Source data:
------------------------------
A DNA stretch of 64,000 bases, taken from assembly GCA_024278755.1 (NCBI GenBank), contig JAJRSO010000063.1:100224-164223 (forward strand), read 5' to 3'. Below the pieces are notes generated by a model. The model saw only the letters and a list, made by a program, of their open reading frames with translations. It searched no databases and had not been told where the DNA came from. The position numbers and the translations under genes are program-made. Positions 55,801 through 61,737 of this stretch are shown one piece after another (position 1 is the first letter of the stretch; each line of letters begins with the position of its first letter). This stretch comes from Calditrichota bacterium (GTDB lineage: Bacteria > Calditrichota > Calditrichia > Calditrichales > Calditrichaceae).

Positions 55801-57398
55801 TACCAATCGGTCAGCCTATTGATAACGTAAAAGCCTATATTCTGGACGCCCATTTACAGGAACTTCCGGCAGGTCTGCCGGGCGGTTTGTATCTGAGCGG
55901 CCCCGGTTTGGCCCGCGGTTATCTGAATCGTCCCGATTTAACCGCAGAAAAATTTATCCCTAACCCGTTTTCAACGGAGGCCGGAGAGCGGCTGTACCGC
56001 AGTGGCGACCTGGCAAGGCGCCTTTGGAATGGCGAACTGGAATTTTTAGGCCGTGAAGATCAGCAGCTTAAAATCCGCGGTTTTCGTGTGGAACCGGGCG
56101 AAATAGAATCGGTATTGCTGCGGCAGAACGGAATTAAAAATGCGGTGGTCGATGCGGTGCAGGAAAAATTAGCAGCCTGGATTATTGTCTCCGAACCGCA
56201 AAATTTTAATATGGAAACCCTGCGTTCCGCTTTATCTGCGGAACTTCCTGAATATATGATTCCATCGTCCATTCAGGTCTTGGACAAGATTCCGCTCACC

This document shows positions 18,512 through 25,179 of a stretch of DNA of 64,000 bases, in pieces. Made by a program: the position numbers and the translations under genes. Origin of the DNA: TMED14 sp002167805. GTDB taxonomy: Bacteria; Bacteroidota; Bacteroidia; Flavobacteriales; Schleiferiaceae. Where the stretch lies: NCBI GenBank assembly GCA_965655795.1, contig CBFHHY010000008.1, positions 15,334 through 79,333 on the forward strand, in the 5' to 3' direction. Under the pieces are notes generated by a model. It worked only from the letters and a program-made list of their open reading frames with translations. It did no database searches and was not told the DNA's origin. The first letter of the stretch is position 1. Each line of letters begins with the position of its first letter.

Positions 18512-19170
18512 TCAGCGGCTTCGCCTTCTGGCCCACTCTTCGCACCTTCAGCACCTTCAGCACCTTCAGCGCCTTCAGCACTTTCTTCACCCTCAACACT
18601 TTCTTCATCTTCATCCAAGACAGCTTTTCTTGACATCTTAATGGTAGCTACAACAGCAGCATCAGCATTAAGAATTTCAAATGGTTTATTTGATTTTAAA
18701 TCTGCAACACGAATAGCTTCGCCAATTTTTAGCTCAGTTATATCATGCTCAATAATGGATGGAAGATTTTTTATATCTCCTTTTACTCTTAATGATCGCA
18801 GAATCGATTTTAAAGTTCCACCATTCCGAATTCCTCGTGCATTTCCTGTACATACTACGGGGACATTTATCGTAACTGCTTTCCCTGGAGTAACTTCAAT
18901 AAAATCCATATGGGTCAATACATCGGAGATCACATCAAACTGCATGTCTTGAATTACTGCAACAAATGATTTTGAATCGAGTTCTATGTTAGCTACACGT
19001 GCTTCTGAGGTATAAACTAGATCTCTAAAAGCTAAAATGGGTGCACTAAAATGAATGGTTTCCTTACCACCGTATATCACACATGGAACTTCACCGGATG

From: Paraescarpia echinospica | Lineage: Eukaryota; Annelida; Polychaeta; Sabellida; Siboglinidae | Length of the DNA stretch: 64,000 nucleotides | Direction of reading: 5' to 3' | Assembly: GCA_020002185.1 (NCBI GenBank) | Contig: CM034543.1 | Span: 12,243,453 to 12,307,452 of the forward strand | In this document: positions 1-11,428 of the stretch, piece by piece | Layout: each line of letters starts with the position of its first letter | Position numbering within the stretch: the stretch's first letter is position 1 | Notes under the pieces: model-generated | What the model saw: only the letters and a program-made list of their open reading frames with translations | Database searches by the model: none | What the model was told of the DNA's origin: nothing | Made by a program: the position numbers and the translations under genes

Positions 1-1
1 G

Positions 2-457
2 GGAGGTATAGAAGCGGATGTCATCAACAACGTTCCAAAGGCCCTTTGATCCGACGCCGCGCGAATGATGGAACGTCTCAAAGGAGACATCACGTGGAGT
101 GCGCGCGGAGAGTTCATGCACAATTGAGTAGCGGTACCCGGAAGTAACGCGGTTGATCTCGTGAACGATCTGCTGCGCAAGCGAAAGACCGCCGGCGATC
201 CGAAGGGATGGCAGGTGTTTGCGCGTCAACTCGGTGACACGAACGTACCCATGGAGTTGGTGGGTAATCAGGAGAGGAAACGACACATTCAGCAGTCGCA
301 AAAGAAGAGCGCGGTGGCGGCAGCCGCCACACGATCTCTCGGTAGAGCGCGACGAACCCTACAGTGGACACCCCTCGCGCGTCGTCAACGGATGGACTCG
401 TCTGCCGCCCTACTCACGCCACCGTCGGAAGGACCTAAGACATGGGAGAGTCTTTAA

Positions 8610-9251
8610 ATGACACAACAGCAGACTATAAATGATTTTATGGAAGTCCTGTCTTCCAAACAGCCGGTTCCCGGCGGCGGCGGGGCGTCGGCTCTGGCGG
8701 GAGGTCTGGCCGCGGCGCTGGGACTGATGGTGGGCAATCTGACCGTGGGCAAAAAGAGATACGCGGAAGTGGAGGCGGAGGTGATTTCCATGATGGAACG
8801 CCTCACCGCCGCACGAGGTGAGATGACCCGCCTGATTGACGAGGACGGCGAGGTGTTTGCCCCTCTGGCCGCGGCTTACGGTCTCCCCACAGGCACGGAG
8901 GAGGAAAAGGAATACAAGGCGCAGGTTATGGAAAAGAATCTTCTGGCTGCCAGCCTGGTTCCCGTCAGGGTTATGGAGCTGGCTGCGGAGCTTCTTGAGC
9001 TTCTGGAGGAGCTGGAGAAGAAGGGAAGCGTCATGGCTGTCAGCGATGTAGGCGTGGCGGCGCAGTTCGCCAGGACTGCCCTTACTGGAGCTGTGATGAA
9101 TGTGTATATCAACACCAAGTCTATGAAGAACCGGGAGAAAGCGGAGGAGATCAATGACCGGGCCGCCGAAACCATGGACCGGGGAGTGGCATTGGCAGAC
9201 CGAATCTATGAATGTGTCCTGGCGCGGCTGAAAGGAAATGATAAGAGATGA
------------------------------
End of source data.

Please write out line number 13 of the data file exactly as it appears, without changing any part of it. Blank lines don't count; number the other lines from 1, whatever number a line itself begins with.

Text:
18801 GAATCGATTTTAAAGTTCCACCATTCCGAATTCCTCGTGCATTTCCTGTACATACTACGGGGACATTTATCGTAACTGCTTTCCCTGGAGTAACTTCAAT